Volker Seresse, Des Königs "arme weit abgelegenne Vntterthanen." Oesel unter dänischer Herrschaft 1559/84-1613. Frankfurt am Main: Peter Lang, 1996. [Kieler Werkstücke, Reihe B: Beiträge zur nordischen und baltischen Geschichte, 2] Paper. Map. 295 pp. $54.95

As one of the very few persons living today to have read all the printed correspondence and all the chronicles from the Great Livonian War, and a good many of the secondary sources, I can guarantee that Volker Stresse's hard work will be greatly appreciated by every scholar who takes up the tangled web of local and international politics that is spun on this island (Saaremaa) in the late sixteenth and early seventeenth centuries. Such is the purpose of a scholarly monograph. He is also a well-organized writer with a straight-forward and easily-read style. However, readers who are looking primarily for a story-teller's tale should be warned away: this is a scholarly text which is attempting to explain some very difficult and very arcane material, and the author does not hesitate to stick in tables and lists and to repeat important points.

The island of Oesel was divided between the Livonian Order and the Bishop of Oesel-Wiek.

It became important in the wars for control of the Baltic following Ivan the Terrible's invasion of Livonia in 1558. As Russian armies occupied much of eastern Livonia and plundered vast parts of the rest, the inhabitants of Oesel\Wiek looked desperately around for someone to save them. The bishop, in particular, was eager to sell his diocese to anyone who would buy, so that he could take refuge in the west. King Frederik of Denmark arranged to buy the territories for his younger brother Magnus so that he would not have to subdivide Schleswig-Holstein again, thereby weakening himself; he knew that someday soon he would have to fight the Swedes again. When the Swedes sent an army to mainland Estonia the stage seemed set for making the diocese part of this larger struggle, but in 1585 the Danes surrendered their claims on the mainland. Except for one Swedish invasion, in 1611/1612 the island Oesel escaped most of the great conflict between Sweden and Poland.

Seresse actually gives little space to the military activities of the era: he notes that the strategic importance of the island does not live up to the modern map-reader's expectations. Seresse's interest is in the Danish administration: the activities of the Statthalter, the chief royal officer, who governed from Arensburg and whose functions changed after 1583, when the Livonian War wound to its weary conclusion and Duke Magnus passed away; the small number of noble families, who defended their rights to inherit fiefs against the crown and their privileges for controlling grain production and commerce against Estonian farmers and German merchants. What he clearly demonstrates is that sixteenth-century administrative systems were more closely tied to personal characteristics than to bureaucratic rules. Pre-abolutist monarchies like Denmark were able to have little influence on determined local cliques and associations.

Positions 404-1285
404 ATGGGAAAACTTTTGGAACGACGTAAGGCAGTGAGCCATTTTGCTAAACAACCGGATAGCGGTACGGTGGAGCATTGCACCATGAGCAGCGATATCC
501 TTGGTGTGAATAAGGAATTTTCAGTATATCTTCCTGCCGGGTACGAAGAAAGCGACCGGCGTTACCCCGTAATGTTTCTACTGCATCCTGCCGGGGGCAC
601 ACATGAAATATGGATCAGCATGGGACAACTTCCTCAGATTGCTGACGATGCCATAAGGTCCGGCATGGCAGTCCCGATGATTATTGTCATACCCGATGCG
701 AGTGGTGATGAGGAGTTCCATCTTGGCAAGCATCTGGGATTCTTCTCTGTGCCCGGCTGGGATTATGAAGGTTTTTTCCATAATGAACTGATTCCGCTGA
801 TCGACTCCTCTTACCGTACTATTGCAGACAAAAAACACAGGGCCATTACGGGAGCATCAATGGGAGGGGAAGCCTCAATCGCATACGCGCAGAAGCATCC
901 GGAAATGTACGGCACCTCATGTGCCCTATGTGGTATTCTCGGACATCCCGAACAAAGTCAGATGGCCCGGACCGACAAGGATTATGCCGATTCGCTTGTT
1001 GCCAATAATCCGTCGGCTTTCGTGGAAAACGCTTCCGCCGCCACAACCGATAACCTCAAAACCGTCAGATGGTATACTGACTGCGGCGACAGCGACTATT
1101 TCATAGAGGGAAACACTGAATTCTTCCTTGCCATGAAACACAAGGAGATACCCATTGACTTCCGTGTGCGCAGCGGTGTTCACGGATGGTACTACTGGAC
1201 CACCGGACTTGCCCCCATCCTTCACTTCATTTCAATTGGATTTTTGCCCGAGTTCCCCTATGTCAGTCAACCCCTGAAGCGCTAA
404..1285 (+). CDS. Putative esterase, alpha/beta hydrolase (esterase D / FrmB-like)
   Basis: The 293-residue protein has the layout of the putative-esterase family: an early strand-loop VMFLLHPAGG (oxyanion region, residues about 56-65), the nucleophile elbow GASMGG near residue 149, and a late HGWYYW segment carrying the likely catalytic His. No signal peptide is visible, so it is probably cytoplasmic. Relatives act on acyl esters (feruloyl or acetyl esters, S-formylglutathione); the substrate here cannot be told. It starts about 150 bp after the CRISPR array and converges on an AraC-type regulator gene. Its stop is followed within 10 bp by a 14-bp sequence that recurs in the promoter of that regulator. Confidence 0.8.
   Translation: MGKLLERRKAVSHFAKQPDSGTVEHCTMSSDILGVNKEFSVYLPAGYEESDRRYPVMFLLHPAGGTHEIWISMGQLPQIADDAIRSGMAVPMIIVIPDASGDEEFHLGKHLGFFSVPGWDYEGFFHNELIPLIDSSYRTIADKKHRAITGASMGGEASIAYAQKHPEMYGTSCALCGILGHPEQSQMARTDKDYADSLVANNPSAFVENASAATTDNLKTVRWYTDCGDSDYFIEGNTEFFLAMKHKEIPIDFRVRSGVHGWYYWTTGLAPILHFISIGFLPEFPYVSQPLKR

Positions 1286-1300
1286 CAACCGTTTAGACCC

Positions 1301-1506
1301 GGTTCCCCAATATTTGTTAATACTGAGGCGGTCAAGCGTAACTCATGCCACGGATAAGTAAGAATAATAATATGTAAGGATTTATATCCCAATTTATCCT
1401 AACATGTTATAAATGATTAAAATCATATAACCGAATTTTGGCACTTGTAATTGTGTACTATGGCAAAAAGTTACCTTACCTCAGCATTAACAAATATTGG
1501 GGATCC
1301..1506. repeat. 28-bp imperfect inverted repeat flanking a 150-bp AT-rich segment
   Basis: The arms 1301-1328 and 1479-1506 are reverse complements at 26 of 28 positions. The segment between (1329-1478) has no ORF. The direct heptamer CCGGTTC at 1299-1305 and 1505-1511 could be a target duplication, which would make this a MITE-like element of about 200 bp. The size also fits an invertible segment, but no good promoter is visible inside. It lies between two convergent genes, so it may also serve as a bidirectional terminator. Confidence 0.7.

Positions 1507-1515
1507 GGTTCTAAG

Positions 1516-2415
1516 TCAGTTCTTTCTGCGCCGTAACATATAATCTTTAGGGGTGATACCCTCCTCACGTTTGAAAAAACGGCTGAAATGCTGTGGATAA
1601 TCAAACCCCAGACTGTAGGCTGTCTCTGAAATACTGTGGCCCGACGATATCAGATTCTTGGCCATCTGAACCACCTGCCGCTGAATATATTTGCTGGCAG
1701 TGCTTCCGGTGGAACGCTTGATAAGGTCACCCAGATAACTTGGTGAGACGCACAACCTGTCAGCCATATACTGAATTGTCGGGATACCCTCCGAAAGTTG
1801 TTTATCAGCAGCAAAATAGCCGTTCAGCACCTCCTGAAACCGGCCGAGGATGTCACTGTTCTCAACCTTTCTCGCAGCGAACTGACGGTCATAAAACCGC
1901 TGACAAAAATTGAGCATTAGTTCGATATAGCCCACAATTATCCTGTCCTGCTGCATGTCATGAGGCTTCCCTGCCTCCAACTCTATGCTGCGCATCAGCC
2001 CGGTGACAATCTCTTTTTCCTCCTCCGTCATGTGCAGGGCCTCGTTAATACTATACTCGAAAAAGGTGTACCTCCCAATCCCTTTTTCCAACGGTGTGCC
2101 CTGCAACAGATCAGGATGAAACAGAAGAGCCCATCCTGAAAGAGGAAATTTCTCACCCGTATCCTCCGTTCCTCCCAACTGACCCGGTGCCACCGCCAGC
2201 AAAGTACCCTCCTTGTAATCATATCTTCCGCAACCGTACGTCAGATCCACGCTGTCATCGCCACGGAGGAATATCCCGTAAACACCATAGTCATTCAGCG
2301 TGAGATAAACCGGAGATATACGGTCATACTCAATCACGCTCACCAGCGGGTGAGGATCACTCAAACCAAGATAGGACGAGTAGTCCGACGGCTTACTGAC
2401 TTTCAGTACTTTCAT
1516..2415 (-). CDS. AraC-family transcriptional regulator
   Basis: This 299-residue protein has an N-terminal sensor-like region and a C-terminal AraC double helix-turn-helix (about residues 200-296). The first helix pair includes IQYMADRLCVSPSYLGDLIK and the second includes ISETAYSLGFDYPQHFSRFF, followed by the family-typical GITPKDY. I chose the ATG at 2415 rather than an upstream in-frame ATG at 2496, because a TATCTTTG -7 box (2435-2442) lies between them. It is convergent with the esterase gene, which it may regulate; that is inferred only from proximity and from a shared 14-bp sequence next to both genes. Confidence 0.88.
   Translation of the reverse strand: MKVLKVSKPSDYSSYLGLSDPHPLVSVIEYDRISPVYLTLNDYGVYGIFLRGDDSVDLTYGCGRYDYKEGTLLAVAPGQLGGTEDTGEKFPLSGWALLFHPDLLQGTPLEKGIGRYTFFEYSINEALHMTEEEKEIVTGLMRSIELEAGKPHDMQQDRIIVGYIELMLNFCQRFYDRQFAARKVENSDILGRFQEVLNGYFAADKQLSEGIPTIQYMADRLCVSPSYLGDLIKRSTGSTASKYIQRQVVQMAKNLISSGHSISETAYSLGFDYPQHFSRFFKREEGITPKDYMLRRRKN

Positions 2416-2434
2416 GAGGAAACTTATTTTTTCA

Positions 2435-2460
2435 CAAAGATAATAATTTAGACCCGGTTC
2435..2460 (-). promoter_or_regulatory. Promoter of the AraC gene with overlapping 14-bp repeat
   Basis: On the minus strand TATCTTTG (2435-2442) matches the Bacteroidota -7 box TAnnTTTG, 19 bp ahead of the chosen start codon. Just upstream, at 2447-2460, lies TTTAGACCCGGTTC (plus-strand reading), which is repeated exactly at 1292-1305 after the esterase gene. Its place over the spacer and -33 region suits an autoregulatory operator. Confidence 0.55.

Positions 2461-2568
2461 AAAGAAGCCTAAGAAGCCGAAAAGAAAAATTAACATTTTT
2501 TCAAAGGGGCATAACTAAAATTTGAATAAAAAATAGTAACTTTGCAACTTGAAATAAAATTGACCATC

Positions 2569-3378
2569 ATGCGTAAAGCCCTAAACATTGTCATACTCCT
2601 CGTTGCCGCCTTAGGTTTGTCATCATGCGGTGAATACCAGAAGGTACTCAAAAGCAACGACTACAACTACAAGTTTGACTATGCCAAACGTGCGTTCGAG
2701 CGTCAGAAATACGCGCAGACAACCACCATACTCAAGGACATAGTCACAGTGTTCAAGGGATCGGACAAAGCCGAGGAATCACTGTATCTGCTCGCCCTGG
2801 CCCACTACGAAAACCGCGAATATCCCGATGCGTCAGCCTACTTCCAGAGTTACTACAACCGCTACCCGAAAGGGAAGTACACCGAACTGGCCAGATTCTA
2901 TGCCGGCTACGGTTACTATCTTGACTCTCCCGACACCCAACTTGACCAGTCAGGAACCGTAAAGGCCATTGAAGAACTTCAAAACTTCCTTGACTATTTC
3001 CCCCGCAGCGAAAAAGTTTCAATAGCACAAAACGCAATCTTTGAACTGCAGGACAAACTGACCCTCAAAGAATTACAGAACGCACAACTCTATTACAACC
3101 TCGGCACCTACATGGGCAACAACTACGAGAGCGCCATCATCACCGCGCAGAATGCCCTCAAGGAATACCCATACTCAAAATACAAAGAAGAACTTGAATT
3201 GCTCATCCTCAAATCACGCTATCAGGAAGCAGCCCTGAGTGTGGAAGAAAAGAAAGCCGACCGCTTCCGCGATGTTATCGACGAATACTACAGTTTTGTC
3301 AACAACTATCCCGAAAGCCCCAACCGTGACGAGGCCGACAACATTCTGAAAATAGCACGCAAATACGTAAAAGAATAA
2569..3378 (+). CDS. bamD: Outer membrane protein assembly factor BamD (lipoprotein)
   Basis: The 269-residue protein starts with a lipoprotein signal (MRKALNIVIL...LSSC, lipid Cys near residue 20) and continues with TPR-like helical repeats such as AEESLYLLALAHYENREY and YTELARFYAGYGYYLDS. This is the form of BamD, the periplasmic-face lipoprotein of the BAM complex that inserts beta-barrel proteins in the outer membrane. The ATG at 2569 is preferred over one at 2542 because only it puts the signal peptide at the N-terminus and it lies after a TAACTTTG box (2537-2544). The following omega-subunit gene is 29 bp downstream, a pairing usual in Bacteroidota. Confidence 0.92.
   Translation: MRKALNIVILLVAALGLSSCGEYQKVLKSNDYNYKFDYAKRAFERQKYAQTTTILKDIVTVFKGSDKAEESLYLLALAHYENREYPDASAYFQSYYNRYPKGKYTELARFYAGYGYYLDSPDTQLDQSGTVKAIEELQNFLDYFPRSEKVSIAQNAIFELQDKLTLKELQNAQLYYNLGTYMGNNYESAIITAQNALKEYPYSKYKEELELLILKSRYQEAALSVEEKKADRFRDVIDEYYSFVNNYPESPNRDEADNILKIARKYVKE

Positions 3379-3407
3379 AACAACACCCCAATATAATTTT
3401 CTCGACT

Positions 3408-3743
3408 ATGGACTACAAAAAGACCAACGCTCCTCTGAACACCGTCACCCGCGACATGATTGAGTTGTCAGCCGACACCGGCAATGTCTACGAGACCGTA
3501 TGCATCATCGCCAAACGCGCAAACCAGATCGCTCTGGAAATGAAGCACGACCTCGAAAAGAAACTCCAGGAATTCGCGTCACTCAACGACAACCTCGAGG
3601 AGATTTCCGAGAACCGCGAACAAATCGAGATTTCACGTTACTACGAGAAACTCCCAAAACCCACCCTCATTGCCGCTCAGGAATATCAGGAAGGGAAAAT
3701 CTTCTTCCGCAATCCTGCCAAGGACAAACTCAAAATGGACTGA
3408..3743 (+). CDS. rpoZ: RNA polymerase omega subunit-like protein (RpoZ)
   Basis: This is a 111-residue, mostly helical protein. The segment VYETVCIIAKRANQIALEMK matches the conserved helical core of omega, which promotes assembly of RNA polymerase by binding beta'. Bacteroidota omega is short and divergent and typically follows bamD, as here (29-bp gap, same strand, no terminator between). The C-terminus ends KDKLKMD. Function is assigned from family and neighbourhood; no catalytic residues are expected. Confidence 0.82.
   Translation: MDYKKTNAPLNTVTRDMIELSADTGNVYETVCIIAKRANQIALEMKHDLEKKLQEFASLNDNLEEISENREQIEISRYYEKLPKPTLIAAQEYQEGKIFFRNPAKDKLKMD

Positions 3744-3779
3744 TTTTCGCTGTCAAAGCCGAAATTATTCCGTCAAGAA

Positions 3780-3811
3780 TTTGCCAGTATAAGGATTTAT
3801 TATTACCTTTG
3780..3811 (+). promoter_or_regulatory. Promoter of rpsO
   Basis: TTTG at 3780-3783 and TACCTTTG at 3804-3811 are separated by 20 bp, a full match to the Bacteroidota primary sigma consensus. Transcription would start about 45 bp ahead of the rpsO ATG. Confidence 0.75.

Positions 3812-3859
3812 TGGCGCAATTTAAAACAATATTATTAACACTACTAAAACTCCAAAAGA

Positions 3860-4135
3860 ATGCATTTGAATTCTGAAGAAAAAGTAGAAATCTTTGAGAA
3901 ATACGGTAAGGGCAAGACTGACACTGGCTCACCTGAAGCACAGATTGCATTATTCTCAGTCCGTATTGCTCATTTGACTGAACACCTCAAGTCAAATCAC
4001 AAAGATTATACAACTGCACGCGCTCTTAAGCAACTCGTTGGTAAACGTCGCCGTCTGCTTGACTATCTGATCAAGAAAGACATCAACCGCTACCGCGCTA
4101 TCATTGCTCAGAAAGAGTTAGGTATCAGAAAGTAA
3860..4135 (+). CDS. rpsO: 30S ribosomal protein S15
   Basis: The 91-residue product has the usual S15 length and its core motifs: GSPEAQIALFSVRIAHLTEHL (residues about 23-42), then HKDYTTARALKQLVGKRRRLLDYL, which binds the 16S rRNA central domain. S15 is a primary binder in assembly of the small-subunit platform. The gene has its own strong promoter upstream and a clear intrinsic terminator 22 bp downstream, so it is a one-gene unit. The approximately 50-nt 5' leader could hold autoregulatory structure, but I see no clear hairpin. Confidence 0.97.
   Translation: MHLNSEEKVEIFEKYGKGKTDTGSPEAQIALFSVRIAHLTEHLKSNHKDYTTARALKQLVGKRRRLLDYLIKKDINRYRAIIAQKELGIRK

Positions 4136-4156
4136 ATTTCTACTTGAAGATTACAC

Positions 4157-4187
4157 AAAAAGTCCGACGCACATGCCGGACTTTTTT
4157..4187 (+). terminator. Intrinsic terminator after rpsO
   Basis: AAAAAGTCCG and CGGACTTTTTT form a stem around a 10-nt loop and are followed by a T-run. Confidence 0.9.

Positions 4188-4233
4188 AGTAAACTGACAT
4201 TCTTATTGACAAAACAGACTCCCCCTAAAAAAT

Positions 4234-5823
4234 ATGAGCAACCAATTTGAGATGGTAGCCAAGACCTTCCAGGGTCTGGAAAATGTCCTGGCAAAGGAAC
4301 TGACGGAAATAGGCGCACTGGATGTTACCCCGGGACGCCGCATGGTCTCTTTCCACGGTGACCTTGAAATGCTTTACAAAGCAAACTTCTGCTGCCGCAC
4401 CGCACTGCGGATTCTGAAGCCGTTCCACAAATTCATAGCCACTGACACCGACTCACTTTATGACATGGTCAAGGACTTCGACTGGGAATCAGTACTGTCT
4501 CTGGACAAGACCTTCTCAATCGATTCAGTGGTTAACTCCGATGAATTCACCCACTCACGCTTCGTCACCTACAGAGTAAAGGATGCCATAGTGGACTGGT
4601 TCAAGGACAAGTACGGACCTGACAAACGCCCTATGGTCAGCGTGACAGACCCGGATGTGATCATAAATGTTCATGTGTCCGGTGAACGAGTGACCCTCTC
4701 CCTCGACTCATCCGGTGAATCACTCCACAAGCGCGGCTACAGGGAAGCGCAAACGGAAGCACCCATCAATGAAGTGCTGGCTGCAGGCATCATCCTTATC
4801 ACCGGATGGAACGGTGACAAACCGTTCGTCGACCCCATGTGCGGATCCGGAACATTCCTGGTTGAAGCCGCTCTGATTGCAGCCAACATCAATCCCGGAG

In this period more farmers sank to the status of serf, ill-used and semi-starving; merchants pressed for increased rights to buy and sell, but the natural competition between local merchants (who were divided themselves), Hanseatic merchants, peasant entrepeneurs, and royal officials made it impossible for merchants as a class to dictate commercial policy; and royal frustrations with administrative difficulties were relieved only temporarily by sending special commissioners to deal with crises. In 1645 the Danish crown sold the island to Sweden.

Readers with limited German can consult the summary (243-256) which includes a comparison of Danish and Swedish administrative practices. The appendices (257-273) serve as a very adequate almanac for the Danish government of the time.

Religious and intellectual life is hardly touched upon. The former has been amply studied by other authors and there was little enough of the latter. What we have then is a region of insignificant population and few resources which stood just out of the way of the great forces which were smashing their way across Livonia and, to a lesser degree, other shores of the Baltic. Why, then, is a study of Oesel of any use at all? Because the records survive. The Oeseler Ritterschaft, an organization that today has few admirers, knew how to keep records and fight for its rights in court; the correspondence of the Statthalters and other officers, the reports of the Commissioners, the letters by ordinary citizens, and court cases all ended up in various archives. In short, on the one hand, one studies what one has; on the other, one studies what is manageable. Hopefully, the light from these western islands will be reflected back from the mainland in ways that will allow us to understand better what is happening there. But more fundamentally, the study of administrative practices on Oesel sheds light on one pre-absolutist monarchy in northern Europe, Denmark. In this sense, the island is indeed a part of the main.